In November 2019, New Delhi was blanketed in a dark yellow haze for several days and air pollution hit record high levels, forcing schools to close and flights to be diverted.
India's COVID-19 death toll has surpassed the 100,000-mark on Saturday, reaching 100,842, according to the latest data released by the federal health ministry.
India became the third country to report over 100,0000 COVID-19 deaths globally, after the United States and Brazil.
As many as 1,069 people died in the past 24 hours, showed the ministry's data.
The southwestern state of Maharashtra recorded a maximum of 37,450 deaths, followed by 9,652 in the southern state Tamil Nadu and 9,124 in the southern state of Karnataka.
With 79,476 new cases reported since Friday morning, the total COVID-19 tally in the country has reached 6,473,544.
There are 944,996 active cases in the country, while 5,427,706 people have been cured and discharged from hospitals.
According to the Indian Council of Medical Research (ICMR), a total of 77,850,403 COVID-19 tests had been conducted till Friday, out of which 1,132,675 tests were conducted on Friday alone.
Self-exiled former Thai Prime Minister Thaksin Shinawatra and his family were sent to hospital for contracting coronavirus, his aides said Friday.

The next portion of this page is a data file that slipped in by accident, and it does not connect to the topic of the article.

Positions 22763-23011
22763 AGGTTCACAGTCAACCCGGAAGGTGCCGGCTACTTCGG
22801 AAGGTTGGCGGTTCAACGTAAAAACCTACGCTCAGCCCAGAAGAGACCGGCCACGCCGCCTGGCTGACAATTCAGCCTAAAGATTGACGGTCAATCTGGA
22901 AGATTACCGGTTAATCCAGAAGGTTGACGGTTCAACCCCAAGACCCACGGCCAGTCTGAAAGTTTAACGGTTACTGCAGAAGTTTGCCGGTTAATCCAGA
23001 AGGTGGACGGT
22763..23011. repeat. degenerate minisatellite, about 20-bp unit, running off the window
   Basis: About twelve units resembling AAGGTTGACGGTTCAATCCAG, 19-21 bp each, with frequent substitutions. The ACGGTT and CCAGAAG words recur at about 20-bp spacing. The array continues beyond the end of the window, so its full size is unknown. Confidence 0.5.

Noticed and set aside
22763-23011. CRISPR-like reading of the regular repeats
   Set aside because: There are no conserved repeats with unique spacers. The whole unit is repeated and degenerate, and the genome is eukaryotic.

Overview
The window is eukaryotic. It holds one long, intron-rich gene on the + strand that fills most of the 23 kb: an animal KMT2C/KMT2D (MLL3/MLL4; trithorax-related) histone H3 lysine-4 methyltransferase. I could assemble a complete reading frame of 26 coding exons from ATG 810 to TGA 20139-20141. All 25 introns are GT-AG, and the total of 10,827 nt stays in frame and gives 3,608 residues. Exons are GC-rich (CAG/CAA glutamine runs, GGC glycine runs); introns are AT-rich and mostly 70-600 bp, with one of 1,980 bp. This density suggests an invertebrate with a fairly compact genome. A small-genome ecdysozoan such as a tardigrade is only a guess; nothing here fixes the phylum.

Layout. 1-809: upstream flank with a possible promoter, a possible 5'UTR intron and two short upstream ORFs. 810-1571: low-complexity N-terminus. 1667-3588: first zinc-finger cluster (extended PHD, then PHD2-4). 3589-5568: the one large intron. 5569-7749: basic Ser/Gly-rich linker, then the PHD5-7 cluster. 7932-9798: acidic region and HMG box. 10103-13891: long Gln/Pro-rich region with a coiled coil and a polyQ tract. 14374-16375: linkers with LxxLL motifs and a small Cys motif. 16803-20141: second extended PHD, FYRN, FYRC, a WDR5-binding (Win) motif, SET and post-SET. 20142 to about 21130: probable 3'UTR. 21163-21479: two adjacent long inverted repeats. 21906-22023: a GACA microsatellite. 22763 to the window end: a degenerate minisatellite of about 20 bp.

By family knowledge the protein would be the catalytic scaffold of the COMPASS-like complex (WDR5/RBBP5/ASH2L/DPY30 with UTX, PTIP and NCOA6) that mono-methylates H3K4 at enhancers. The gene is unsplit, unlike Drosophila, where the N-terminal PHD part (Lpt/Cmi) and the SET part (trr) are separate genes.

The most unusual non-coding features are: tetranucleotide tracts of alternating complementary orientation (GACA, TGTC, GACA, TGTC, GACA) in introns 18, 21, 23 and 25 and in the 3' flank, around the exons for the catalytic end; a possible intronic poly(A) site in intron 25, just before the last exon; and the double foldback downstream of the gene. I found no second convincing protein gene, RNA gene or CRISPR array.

Thaksin, who is residing in the United Arab Emirates, is receiving the treatment at a hospital in the city of Dubai, according to the aides. Members of his family who live in the same mansion in Dubai were also reportedly infected, including his elder sister Yaowapha Shinawatra, a chauffeur, and a secretary, reports Khaosod English.
Former PM Yingluck Shinawatra, a younger sister of Thaksin, is said to be the sole resident who was unaffected.
It is not immediately clear when and how the 71-year-old billionaire, who headed the Thai government from 2001 until he was toppled in a 2006 coup, caught the coronavirus.
Thaksin fled Thailand in 2008 just before a court convicted him of corruption during his tenure. The tycoon-turned-politician insisted the verdict was politically motivated.
Despite his exile, Thaksin continued to dominate Thai politics through parties allied to his political dynasty. His sister, Yingluck, governed Thailand through the pro-Thaksin party until a court ousted her in 2014, followed by a military coup.